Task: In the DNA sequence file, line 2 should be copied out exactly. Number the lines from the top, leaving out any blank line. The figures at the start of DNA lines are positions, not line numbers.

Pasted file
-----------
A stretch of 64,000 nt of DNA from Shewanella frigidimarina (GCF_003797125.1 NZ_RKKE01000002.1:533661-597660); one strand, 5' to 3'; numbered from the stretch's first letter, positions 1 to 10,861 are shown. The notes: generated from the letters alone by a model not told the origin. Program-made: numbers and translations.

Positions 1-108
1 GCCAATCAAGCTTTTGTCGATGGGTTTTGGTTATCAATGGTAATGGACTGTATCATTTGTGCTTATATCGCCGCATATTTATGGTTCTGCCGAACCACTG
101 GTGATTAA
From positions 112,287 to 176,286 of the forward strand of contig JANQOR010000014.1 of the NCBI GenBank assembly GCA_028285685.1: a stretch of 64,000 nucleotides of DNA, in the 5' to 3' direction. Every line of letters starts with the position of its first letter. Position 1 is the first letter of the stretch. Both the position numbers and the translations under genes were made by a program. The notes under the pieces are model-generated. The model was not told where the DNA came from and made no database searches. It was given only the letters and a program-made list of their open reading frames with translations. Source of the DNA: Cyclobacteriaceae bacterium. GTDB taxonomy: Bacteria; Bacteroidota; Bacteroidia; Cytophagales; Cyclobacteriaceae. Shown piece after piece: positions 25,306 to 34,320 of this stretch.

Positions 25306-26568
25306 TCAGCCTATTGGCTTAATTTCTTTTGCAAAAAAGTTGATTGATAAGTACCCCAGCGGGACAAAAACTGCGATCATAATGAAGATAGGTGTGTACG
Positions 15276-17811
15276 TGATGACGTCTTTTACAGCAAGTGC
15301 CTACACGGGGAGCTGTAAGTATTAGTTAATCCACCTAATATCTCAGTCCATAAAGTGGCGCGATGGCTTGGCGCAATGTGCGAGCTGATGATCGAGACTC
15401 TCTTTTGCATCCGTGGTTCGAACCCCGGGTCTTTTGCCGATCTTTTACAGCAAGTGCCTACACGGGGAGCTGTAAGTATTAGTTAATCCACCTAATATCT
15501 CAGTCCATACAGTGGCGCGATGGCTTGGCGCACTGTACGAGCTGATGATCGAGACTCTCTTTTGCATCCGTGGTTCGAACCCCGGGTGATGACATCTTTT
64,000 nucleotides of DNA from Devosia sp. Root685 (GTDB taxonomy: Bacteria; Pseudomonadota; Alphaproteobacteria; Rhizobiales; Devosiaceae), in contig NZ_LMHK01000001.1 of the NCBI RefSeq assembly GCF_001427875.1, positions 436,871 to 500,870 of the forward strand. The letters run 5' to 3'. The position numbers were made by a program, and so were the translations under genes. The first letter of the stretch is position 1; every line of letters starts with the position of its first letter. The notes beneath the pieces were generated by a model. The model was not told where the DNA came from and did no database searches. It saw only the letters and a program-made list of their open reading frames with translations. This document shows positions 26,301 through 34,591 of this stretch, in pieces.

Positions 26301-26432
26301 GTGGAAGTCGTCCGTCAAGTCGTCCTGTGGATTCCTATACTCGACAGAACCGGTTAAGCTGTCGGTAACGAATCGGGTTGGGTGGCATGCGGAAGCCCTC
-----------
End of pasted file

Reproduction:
Positions 1-108